Jersey hospital saves on food waste with in-house digester & cooking oil taker

The hospital also uses electronic medical records and biodegradable cups and plates to go green.

Oct. 28—Food waste at Hackensack University Medical Center doesn’t go to a landfill.

Almost all of the food that patients or people eating in the cafeteria don’t eat is rolled on a cart to a stainless steel box in the corner of the hospital kitchen.

The staff opens a panel on the machine, unleashing a putrid smell, and dumps the food inside. Inside, there are woodchips and about two pounds of liquidy substance filled with four strains of micro-organisms.

The organisms digest the food at a rate of almost 100 pounds an hour, Ken Vervoordt, operations manager for Hackensack University Medical Center, said. Unlike human digestion, the end result is basically water, which goes right into the drainage system.

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Industry News & Opinion

The University of New Mexico’s proposed on-campus taproom has officially been approved by the school’s Board of Regents.

Construction on the $650,000 student union taproom will begin this summer and is expected to finish in August when students return to campus. The school’s food vendor, Chartwells, and UNM’s Dining & Food Services department will split the cost of the taproom evenly.

Designed by students in the school’s architecture department, the space will feature a rotating selection of beer and wine, and will also welcome guest brewers. Chartwells will be...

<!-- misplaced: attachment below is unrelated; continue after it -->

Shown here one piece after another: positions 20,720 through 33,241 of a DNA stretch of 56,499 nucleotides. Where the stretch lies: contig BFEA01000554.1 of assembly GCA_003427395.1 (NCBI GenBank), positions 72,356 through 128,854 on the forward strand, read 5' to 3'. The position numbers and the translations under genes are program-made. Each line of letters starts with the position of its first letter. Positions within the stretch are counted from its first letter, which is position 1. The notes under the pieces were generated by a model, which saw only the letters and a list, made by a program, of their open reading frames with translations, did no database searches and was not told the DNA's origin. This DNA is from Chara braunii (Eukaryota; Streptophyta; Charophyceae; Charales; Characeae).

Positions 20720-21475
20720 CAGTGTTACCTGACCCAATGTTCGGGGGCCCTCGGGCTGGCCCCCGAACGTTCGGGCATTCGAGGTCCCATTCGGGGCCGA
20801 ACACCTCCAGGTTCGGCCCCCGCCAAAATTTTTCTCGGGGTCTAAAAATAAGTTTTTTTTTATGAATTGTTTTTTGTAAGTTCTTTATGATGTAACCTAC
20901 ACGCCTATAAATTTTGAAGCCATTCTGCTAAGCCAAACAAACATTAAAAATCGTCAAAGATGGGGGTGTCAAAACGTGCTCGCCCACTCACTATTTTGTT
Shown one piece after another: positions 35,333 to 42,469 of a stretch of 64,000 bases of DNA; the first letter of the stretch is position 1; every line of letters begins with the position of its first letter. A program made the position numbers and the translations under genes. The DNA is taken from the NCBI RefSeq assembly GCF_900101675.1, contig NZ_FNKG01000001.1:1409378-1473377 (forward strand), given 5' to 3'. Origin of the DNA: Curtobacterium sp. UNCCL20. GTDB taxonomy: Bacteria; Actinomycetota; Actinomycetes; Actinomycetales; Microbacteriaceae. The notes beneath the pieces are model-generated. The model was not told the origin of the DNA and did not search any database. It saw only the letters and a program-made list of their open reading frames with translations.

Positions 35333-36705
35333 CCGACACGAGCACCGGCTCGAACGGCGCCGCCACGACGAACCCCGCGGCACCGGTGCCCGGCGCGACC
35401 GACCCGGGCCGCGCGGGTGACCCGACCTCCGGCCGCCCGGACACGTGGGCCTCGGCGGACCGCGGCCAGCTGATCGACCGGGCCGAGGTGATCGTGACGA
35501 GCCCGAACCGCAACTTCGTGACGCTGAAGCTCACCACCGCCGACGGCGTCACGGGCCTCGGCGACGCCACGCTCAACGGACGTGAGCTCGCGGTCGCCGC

Ideas and Innovation
cafeteria

Three years ago, Colonial School District in New Castle, Del., started a pilot supper program at its high school. The goal: To make sure the district’s students, 57% of whom are on free or reduced-priced meals, would not be hungry when school is done for the day.

Since its inception, the program has expanded to 12 schools and now provides afterschool meals to children participating in YMCA activities. And it's just one of many such programs popping up in districts throughout the country, as operators add supper to the list of daily meals they provide for students.

Building...
Ideas and Innovation
hydroponics

We put our hydroponic gardens in a spot where students can watch them grow, but at the same time it’s safe from being tampered with. At one of our elementary schools, the gardens are in the kitchen, but there’s a window where students can look in as they walk down the hallway. Some even stop to count how many cucumbers they see.

Ideas and Innovation
food snap

We started a 50-member vegan team in response to students expressing the need for more vegan options. Between our monthly meetings, students are asked to take photos of foods they eat in and out of the dining halls to give us a true picture of the kinds of things they like and the kinds of foods that cause disappointment. This exercise has sparked a lot of conversation and given us more insight into what we could do better.

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